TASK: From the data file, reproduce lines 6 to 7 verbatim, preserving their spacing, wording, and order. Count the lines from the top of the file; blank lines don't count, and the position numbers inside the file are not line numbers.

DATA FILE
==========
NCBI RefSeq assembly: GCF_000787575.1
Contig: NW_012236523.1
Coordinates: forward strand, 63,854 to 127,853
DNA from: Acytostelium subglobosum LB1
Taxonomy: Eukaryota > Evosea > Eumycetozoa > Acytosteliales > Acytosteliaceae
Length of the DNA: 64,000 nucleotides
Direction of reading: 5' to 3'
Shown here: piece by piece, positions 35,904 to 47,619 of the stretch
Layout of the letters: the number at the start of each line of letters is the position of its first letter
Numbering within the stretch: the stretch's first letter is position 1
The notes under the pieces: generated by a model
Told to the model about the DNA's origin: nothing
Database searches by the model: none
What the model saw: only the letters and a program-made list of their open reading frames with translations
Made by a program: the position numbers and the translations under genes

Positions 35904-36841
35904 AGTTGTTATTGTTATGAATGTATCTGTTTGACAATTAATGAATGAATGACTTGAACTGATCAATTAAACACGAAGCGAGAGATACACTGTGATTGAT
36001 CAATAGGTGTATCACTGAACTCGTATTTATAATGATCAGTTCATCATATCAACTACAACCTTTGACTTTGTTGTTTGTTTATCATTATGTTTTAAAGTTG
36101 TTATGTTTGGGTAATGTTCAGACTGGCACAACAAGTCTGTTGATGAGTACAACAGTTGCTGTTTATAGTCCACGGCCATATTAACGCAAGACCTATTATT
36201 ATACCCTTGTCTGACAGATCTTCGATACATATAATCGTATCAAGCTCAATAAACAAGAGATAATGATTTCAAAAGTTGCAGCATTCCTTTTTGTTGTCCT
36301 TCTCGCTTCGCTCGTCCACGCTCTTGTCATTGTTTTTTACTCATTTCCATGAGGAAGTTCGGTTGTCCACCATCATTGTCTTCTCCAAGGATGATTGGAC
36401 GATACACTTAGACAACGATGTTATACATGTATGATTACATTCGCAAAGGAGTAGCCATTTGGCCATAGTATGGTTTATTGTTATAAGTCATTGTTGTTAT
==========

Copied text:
Length of the DNA: 64,000 nucleotides
Direction of reading: 5' to 3'